April CPI Hotter Than Expected
April CPI Hotter Than Expected
- April CPI disappointed markets with a hotter-than-expected read and that has sent Treasury yields higher once again.
- The overall rate rose 0.3% for the month which was well off the 1.2% increase in March but a touch higher than the 0.2% expected. The year-over-year rate ticked down to 8.3% vs. 8.5% in March but missed the 8.1% expectation.
- Sectors contributing to higher prices for the month were shelter (0.5%), food (0.9%), airline fares (18.6%), and new vehicles (1.1%). The index for gas fell 6.1% helping to keep the monthly rate from being even higher. By the way, that airline fare increase is the largest ever recorded since its inception in 1963.
- Ex-food and energy the results were even more disappointing with the core rate increasing 0.6% which was easily above the 0.4% rate in March and the 0.3% expectation. None of the Bloomberg forecasters had a 0.6% rate penciled in which speaks to the size of the miss.
- Also, the helping hand of lower gas prices in April will likely reverse in May as gas prices have been heading higher so far this month.
- That being said, the YoY calculations will continue to be helped by some large monthly numbers from last year rolling off the calculations. April saw a 0.6% overall rate roll off from 2021 and May will see an even larger 0.7% rate roll off. So peak inflation is probably behind us but the new monthly rates will obviously need to drop to see any significant decline in the YoY inflation rates.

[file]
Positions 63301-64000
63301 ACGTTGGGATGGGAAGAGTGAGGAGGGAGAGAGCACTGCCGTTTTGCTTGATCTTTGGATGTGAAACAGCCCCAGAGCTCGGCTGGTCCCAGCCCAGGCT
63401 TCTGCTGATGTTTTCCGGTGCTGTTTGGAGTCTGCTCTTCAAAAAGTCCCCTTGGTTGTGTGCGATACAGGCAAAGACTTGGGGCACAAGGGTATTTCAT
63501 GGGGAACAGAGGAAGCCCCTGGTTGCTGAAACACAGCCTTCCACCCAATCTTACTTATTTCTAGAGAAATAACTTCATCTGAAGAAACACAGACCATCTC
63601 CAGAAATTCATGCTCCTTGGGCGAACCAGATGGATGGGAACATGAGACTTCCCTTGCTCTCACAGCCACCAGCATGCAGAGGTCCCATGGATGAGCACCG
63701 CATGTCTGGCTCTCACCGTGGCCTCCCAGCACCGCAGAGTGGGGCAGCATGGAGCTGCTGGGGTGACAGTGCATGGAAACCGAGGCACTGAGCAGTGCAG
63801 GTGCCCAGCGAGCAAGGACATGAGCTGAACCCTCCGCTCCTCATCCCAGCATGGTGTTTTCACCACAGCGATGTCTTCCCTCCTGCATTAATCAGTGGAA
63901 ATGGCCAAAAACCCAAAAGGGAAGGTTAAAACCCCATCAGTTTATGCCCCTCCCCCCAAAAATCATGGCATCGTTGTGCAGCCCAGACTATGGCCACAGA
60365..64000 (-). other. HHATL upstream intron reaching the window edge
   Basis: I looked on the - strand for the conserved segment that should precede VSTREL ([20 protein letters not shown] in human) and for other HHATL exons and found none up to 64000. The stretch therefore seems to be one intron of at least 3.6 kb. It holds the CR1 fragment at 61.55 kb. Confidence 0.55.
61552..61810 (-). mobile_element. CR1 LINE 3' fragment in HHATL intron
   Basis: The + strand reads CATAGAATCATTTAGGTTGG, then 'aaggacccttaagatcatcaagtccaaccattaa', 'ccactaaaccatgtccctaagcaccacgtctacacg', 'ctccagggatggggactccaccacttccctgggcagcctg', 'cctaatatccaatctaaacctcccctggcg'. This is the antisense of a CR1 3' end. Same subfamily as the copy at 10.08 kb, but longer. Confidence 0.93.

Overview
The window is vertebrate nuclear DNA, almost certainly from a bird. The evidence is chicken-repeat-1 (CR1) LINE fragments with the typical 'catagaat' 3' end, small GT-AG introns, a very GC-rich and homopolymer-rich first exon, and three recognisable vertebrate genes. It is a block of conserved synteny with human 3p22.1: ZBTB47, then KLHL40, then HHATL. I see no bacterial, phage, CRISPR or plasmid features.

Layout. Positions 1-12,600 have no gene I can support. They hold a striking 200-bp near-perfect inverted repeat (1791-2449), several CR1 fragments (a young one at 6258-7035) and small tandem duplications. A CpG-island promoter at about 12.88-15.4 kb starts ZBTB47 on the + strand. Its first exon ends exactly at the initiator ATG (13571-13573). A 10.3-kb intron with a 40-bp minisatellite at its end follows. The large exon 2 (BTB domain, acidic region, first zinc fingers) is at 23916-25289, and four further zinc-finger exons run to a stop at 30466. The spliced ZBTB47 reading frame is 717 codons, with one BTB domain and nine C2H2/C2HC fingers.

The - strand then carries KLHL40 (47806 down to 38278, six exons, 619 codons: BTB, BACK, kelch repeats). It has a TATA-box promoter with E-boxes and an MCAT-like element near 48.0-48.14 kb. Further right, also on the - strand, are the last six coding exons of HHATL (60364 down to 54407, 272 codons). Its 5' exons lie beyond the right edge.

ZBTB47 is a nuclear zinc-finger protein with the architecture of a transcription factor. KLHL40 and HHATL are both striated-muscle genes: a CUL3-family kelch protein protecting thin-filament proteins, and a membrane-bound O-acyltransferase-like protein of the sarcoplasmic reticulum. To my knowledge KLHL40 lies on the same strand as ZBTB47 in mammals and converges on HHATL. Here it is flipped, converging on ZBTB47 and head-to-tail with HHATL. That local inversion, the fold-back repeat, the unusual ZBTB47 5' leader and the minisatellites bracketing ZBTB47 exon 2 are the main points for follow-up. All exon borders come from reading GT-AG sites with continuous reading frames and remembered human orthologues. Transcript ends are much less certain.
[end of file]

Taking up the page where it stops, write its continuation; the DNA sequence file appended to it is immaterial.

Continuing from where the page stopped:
- This report definitely plays into the sticky inflation scenario as price increases were fairly broad and not isolated to individual sectors, and the sizeable increases that continue to flare up in some areas (see airline fares this month) will continue to prevent material improvement in inflation readings.
- This report is also likely to start pushing up terminal rate forecasts for fed funds. Former NY Fed President Bill Dudley was on the tape this morning, before the CPI report, speaking about a 4% or higher neutral rate compared to the 2.4% rate currently forecast by the Fed. Dudley has a history of over-estimating not only the neutral rate but a terminal rate in hiking cycles so keep that in mind, but this report today certainly plays into that theme and Treasury yields are higher across the curve as a result (see below).
Agency Indications — FNMA / FHLMC Callable Rates
|Maturity (yrs)||2 Year||3 Year||4 Year||5 Year||10 Year||15 Year|
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